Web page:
The music of Dimitry Kabalevsky has had a big influence on me both as a student and teacher. The first work of his I learned to play was The Clown, a comical and indecisive caricature of a piece that every beginner pianist will recognize. I fondly remember learning his 24th prelude from op. 38 in the first year of my undergrad. This work barrels ahead like an industrial tempest but subsides in the closing section as the sun peaks its head out. Among my other favourite Russian composers such as Rachmaninoff, Shostakovich and Scriabin, Kabalevksy has influenced me greatly as a composer and it’s no surprise that soon after starting this funny waltz it seemed only fair to dedicate it to him.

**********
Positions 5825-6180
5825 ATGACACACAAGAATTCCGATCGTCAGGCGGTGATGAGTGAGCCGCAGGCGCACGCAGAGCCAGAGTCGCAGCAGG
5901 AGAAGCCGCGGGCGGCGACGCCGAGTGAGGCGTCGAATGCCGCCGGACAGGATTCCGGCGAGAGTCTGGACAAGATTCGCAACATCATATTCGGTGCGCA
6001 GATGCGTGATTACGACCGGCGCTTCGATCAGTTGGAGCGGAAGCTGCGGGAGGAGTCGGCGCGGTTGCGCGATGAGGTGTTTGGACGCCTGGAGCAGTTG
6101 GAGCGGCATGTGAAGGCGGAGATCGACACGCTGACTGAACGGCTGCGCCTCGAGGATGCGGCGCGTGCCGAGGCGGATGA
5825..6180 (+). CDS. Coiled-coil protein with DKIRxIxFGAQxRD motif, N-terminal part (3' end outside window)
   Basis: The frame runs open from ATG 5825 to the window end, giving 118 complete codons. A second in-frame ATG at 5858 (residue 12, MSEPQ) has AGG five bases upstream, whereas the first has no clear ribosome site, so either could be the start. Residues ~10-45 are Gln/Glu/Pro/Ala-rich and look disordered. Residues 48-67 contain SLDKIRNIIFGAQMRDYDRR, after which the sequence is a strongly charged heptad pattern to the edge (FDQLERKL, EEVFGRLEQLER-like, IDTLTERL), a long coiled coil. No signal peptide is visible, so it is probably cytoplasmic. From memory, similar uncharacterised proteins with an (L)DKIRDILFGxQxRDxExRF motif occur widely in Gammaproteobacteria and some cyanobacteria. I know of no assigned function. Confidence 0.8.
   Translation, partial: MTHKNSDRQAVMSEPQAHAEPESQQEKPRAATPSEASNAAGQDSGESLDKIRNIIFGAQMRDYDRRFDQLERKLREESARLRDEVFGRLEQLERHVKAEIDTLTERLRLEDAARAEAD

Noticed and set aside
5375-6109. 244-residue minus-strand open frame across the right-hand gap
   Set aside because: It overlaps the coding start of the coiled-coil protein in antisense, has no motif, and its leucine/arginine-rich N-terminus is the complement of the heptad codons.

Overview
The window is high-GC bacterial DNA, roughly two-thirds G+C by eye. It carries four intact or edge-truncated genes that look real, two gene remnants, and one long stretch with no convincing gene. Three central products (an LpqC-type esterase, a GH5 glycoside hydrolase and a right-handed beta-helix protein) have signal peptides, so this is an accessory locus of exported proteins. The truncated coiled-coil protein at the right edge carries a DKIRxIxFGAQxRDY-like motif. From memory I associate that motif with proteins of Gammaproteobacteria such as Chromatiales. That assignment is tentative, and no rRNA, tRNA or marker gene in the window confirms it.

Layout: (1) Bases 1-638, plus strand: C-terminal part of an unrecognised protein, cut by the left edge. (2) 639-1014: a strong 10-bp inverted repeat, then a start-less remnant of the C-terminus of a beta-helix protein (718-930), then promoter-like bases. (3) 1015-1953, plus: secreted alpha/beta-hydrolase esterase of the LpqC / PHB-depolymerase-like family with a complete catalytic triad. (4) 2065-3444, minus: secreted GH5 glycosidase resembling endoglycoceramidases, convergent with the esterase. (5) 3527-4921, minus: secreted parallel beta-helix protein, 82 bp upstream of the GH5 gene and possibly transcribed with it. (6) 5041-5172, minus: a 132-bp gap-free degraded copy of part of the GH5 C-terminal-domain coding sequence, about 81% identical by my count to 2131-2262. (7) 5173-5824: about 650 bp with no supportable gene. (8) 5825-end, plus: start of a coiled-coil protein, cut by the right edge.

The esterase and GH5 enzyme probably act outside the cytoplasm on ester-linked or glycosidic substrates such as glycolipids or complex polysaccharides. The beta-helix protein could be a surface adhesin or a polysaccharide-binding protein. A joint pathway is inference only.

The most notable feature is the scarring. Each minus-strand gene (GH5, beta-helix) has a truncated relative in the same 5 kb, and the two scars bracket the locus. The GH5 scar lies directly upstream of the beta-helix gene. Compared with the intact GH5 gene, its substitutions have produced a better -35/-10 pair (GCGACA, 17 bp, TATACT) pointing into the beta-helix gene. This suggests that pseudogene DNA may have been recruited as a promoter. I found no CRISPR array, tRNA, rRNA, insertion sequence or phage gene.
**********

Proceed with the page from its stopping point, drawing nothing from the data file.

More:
It’s composed in two parts. The first is clown-like with lots of Kabalevsky idioms such as octave leaps into the bass and the chromatic “boom-chuck-chuck” left hand chords. I started writing this when I was reviewing augmented 6th chords in my theory text. The first part is littered with them. The second part is more overtly a waltz. I think I was subconsciously influenced by Rachmaninoff’s arrangement of Fritz Kreisler’s Liebesleid. Hope you enjoy a listen. If you’re a pianist feel free to download a complimentary copy of the score. It’s around an RCM 6 level.